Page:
The Pride Of Dunkirk

My great grandfather, Harold Cotterill photographed in the crews quarters of the A-class Royal Navy destroyer Hms Codrington in 1939 (Image 1: holding pack of cards) before embarking on a series of missions that were crucial to the events that occurred during the evacuation of France and the deliverance of the British Expeditionary force. Before the idea of operation dynamo was even conceived, Codrington transported king george VI to France and back in December to meet with the French Admiralty (image 2). One month later she embarked Winston Churchill on a visit to France at a time when Paris was still safely in allied hands. In February, she was nominated as the flotilla leader of the 1st Destroyer Flotilla. This responsibility meant that on the 5th February, she was called upon to carry the then Prime Minister Neville Chamberlain, Winston Churchill and several high-ranking military leaders to Boulogne for a war council meeting in the capital to discuss the potential threat of defeat at the hands of the Germans. As the Dutch surrender came into effect in May, Codrington began patrolling off the Dutch and Belgian coasts where she embarked members of the Dutch Royal Family at IJmuiden and carried them to safety in the UK where they remained hidden from the grasp of the Nazis for the remainder of the war. With Churchill now taking over the premiership back home, and the call to evacuate the entire British army now in full effect, the ship and her crew worked relentlessly over the grueling five days of operation dynamo, docking at the heavily bombarded Mole on the devastated French beach day after day, ending with her fifth and final trip across the channel on 2nd June having saved 3749 lives in the process (image 3). After gaining a heroic reputation at Dunkirk, whilst managing to return home as one of the only destroyers to successfully avoid Germans attacks, Codrington covered the subsequent evacuations of French Ports into Dover over the next month until the port came under attack on 27fh July, sinking the destroyer at the harbor. Miraculously, due to it being a non-direct hit there was no loss of life and the entire ship either managed to bail into the water or drop life boats into the shallows of the harbor, a result hailed as a triumph of spirit by the navy, including my Great Grandfather who recollected wading in the thick oil that flooded the waters as the ship began to sink. To protect public morale, Churchill ordered the loss of the navy's pride destroyer to be kept under wraps until five years later, when victory in Europe was just months away. Whilst the evacuation of Dunkirk was undeniably a crippling military defeat, without the deliverance of the British army back to home shores, the liberation of Europe that followed simply would not have been possible. To know that my Great Grandfather not only brought to safety some of the most important and influential figures of the free world before helping to save so many lives made watching Christopher Nolan's new movie all the more amazing, and proud to realise and witness such an important part of my family history. Harold Cotterill, a mere engine stoker, and his 184 shipmates on board, each and every one a hero.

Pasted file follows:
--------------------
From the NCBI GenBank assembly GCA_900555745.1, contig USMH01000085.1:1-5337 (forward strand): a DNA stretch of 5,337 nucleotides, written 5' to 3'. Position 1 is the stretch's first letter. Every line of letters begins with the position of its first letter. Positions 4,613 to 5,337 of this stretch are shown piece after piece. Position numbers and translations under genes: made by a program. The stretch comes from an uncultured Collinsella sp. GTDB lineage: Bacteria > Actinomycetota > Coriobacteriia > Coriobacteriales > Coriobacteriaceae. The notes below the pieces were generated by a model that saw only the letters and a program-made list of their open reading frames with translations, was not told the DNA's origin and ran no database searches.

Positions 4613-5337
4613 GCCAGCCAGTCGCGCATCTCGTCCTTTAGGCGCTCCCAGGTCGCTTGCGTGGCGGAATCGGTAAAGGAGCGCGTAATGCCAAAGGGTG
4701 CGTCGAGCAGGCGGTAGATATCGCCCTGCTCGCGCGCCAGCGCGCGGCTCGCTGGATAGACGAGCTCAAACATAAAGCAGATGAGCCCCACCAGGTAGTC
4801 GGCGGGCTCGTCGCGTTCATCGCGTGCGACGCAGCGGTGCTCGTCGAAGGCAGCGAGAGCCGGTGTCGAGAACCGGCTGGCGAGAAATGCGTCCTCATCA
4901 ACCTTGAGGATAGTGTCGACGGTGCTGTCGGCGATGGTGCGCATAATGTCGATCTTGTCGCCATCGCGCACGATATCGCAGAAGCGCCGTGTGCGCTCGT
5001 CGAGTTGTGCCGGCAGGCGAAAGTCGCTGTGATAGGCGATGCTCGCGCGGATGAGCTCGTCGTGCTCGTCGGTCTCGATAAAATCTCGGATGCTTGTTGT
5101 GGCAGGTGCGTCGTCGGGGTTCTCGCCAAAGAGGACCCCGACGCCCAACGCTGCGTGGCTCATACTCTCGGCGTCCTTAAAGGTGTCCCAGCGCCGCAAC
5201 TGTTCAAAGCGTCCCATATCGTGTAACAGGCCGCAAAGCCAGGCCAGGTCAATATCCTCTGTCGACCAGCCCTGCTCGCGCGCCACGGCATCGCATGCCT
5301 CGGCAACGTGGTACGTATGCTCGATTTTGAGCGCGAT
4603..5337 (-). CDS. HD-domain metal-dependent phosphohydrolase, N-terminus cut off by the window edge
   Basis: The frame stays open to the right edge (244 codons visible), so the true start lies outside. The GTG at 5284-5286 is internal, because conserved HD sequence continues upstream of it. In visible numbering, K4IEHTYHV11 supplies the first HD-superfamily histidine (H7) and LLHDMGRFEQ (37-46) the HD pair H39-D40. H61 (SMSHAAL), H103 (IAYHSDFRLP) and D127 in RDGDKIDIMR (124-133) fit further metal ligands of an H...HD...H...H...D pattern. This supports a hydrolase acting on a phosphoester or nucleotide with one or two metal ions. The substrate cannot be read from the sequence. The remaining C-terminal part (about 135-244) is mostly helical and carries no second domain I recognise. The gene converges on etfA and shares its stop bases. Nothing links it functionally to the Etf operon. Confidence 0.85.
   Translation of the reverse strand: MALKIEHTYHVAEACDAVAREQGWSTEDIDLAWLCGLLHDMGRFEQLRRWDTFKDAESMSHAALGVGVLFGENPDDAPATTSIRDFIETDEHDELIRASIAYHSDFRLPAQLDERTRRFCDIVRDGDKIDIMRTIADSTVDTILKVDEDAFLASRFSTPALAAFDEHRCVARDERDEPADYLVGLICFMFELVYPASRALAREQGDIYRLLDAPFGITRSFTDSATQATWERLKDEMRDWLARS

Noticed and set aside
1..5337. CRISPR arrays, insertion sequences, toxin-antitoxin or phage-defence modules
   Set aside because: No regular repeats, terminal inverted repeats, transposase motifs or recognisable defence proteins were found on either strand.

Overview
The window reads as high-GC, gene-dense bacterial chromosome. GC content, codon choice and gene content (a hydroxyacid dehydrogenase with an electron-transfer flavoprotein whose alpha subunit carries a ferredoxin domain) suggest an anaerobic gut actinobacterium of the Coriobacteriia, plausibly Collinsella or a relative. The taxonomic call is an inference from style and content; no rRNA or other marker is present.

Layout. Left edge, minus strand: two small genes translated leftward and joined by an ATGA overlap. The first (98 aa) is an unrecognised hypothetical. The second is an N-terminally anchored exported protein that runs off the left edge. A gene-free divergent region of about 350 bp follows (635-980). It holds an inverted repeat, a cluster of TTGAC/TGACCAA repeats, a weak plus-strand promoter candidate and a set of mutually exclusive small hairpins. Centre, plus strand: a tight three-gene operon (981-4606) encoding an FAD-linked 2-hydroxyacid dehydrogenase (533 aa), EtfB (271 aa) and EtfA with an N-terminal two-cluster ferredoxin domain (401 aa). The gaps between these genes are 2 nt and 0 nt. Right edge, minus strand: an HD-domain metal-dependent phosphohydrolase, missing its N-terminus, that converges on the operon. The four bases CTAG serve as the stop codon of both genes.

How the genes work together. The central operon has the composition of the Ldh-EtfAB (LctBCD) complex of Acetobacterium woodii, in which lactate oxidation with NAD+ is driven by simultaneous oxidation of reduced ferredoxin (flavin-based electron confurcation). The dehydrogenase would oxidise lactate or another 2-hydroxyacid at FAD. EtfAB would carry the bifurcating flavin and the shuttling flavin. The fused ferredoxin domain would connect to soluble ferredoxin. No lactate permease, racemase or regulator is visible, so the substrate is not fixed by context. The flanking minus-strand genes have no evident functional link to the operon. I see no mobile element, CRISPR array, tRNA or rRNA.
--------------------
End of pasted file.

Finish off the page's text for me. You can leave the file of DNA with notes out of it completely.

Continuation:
Then & Now

1860-2017. Bank Hall, a Jacobean mansion in Bretherton, Lancashire built on the site of an older house in 1608 by the Banastres who were lords of the manor. Just 62 years later the family name came to end when Christopher Banastre left the estate to his two daughters upon his death in 1670. From then on the hall was extended during the 18th and 19th centuries by several families who came to live here, until the contents were auctioned in 1861 and the hall used as a holiday home and later leased to tenants. During the Second World War the Royal Engineers used it as a control centre, after which the estate was returned to the Lilfords whose offices moved to the east wing of the house until 1972 when the house was vacated. Bank Hall has slowly fallen into decline ever since, having been victim of just about every form of damage under the sun. In 2003 it was the first building to be featured in the BBC's Restoration television series, and it has relied heavily on volunteer efforts to keep it standing. The admirable action group 'Urban Splash' have plans to restore the house as apartments retaining the gardens, entrance hall and clock tower for public access, but the sheer complexity of the project has kept its progress extremely slow. However, it's fantastic to know that after sitting dormant for so long, Bank Hall will not only be restored to its former glory, but that it will in parts be open for everyone to enjoy and appreciate once the work is complete.

Bidston Tower Mill

Northern Monument #10: Sitting on one of the highest points on the Wirral peninsula, this brick built tower mill replaced a wooden 'peg' mill destroyed by fire in 1793, and was used to grind corn into flour for 75 years up until 1875. Although access was difficult for a horse and cart laden with sacks of grain or flour the top of the hill was the ideal place to catch the wind, as the Wirral is surrounded by water, it has served as a vital windtrap for centuries and was once decorated with dozens of windmills, all taking full advantage of the winds for agricultural use . In fact, it is believed that there has been a windmill on this site since 1596. With the introduction of steam powered mills, windmills felt into disuse and during the 1890's after being put out of action, instead of being demolished like almost all of the others in the region, Bidston Hill was restored and has stood as a monument ever since.

To Infinity

Gazing out into the Irish Sea and beyond - the difference in light pollution between open water and the distant glow of the rural west coast of Wales. In the distance, Llanbedr Airbase, the RAF station once left abandoned, is now preparing for development into Europe's first ever spaceport. Suddenly the stars don't seem so far away!

Churchill's Secrets